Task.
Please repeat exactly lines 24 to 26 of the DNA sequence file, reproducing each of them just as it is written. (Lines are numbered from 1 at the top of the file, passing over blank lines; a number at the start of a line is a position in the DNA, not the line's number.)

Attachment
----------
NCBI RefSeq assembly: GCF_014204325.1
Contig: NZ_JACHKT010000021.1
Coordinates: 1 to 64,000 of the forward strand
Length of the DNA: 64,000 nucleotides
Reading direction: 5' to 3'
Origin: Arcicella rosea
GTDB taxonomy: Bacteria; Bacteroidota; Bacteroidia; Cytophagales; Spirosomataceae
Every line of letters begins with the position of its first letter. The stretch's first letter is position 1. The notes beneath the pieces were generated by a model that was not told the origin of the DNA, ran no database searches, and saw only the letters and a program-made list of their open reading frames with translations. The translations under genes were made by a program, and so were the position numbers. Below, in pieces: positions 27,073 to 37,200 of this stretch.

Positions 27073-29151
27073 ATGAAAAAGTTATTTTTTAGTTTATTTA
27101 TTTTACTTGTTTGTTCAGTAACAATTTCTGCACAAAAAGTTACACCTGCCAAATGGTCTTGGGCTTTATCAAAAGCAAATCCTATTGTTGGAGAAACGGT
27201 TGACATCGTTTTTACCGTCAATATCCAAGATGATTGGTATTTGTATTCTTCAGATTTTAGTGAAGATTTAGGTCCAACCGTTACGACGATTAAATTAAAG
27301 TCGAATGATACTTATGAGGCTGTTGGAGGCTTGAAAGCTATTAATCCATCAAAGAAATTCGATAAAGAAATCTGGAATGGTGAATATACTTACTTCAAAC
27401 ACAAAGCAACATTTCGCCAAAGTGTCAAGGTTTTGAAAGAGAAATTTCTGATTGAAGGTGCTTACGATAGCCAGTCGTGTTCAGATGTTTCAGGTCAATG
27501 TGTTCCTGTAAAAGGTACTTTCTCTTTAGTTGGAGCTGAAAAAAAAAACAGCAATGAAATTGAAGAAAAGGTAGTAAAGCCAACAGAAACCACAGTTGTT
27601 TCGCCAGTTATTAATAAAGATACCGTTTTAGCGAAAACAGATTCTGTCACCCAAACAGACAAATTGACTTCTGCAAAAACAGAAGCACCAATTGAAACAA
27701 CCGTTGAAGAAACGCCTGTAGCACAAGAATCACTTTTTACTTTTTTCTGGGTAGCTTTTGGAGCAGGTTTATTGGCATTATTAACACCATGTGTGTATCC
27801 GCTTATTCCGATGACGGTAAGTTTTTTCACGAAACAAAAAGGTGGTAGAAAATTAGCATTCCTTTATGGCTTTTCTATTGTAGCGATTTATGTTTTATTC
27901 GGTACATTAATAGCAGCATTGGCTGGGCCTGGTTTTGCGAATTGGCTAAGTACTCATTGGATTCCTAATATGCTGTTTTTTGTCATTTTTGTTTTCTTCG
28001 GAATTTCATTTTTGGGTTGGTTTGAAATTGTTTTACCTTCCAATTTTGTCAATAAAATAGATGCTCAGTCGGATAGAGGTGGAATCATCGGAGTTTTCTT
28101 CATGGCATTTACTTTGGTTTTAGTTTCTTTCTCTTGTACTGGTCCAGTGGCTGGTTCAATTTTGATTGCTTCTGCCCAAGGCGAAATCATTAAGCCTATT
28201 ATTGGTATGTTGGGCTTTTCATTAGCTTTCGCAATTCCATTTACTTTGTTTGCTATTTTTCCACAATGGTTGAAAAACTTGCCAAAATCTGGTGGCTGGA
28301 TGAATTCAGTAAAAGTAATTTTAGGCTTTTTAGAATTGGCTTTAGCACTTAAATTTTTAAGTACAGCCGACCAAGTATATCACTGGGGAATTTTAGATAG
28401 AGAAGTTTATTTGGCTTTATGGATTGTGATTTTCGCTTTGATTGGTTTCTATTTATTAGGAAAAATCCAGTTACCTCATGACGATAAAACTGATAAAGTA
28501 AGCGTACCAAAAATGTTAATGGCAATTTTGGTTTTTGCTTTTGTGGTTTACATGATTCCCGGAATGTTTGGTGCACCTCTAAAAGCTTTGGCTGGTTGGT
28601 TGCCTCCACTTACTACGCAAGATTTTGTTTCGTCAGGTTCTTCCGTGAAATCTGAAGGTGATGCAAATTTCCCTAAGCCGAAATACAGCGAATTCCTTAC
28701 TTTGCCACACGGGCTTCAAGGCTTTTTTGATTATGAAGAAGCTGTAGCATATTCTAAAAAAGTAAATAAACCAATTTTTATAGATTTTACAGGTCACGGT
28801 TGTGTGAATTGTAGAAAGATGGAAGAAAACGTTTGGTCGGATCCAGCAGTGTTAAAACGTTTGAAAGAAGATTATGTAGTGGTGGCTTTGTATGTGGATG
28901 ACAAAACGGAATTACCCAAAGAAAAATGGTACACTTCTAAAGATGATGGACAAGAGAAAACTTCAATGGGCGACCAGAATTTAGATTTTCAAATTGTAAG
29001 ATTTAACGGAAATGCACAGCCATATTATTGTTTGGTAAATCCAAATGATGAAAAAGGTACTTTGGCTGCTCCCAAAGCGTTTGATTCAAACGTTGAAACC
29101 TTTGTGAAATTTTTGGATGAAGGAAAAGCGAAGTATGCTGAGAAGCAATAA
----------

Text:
28401 AGAAGTTTATTTGGCTTTATGGATTGTGATTTTCGCTTTGATTGGTTTCTATTTATTAGGAAAAATCCAGTTACCTCATGACGATAAAACTGATAAAGTA
28501 AGCGTACCAAAAATGTTAATGGCAATTTTGGTTTTTGCTTTTGTGGTTTACATGATTCCCGGAATGTTTGGTGCACCTCTAAAAGCTTTGGCTGGTTGGT
28601 TGCCTCCACTTACTACGCAAGATTTTGTTTCGTCAGGTTCTTCCGTGAAATCTGAAGGTGATGCAAATTTCCCTAAGCCGAAATACAGCGAATTCCTTAC